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Castanea sativa

Pronunciation: Kas-tan-nee-uh sa-tee-vuh
Family: Fagaceae (beech family)
Common Name: Spanish chestnut, european chestnut, sweet chestnut
Plant Type:
  • trees, shrubs
Height to: 100'
Width to: 50'
USDA Hardiness Zones:
  • -10 to -20ºF ZONE 5
  • 0 to -10ºF ZONE 6
  • 10 to 0ºF ZONE 7
Sun Exposure:
  • full sun
Bloom Description: The flowers are in showy spikelike creamy yellow catkins. The fruit is a prickly burr enclosing 1-5 nuts each 0. 5-1 in (1. 3-2. 5 cm) in diameter. There are numerous cultivars selected for nut quality and adaptation to different regions and growing conditions. The finest cultivars yield a burr with a single large, sweet nut, called a marron in french.
Plant Perks:
  • Drought Tolerant
Propagation: Chestnuts are generally propagated by budding or grafting on seedling stock. The seedlings are produced by sowing fresh seeds. Dried seeds may not germinate.
Native to: Spanish chestnut was probably originally native to western asia, from iran to the balkans. It has been cultivated for more than 3000 years, and today it occurs in wild or naturalized populations throughout s europe, n africa and sw asia. The common name probably derives from the fact that the some of the best chestnuts imported into england were grown in spain.
Notes for Identification: Source: floridata - the spanish chestnut is a magnificent huge shade tree for parks, estates and avenues. It is quite showy in bloom. They are common in england and most of the continent. Chestnuts have both male and female flowers on the same tree but they are largely self-incompatible so you need at least two trees to get nuts. Chestnuts have less oil and more starch than most nuts and so are used differently in cooking. Roasted chestnuts are a wintertime favorite on both sides of the atlantic. Care: spanish chestnut is susceptible to chestnut blight, the devastating fungus disease that was introduced into north america from asia around 1900 and within 40 years had killed every mature american chestnut (c. Dentata) on the continent. Spanish chestnut is not quite as susceptible to chestnut blight as is american chestnut, and apparently the disease cannot tolerate the cooler, wetter summers of northern europe, england and the american pacific northwest. For some reason, chestnut blight kills spanish chestnuts almost everywhere in north america but hardly at all in europe. If you want to grow chestnuts in north america you are limited to blight resistant japanese chestnut (c. Crenata), chinese chestnut (c. Mollissima) and hybrids that are resistant to chestnut blight. Spanish chestnut, once established, is tolerant of drought. It does best in sandy, well drained soils and is highly tolerant of acidic soils. If kept too dry when young, spanish chestnut may remain as a shrub and never grow to tree size.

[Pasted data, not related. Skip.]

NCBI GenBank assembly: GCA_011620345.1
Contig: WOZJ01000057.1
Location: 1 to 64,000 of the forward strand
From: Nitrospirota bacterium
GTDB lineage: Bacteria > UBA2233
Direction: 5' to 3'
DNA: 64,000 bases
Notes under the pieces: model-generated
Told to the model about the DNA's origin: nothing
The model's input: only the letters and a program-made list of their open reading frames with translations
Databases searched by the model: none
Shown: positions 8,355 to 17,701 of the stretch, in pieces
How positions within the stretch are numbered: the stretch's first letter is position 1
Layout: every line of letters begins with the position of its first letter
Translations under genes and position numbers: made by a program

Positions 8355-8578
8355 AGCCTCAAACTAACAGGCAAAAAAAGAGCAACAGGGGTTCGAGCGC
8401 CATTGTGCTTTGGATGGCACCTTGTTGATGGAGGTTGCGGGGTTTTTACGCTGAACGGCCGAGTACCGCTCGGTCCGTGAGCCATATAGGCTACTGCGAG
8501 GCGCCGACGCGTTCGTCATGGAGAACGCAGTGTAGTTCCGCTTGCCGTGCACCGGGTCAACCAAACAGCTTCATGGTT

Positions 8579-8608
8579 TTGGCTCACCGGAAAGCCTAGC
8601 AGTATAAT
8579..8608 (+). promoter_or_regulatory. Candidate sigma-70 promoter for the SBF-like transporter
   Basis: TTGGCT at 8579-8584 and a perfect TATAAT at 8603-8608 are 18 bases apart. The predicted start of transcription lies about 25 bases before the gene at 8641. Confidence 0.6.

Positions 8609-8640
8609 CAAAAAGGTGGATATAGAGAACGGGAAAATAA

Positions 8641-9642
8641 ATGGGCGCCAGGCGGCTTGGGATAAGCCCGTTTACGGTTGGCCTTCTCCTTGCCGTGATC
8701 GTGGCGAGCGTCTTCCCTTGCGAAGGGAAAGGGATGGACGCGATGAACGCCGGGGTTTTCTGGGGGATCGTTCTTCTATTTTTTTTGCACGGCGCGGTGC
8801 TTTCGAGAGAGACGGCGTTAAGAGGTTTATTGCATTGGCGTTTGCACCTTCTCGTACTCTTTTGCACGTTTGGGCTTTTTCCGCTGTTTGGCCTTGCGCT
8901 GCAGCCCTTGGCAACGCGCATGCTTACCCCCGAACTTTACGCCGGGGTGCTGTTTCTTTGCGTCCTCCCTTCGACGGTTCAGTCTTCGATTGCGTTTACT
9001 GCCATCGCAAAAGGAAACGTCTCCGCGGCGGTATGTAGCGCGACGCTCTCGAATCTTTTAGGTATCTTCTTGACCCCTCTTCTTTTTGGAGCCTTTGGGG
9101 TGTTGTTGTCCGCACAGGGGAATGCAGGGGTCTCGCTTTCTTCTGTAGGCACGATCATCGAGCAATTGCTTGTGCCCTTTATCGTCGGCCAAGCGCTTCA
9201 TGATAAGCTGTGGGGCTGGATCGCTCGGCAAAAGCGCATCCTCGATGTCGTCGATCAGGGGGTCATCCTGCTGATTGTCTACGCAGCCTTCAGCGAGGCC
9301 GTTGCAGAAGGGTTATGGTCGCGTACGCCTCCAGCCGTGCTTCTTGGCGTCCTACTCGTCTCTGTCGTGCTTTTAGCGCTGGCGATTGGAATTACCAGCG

Seed photo: 1
Located in: Seed Photos
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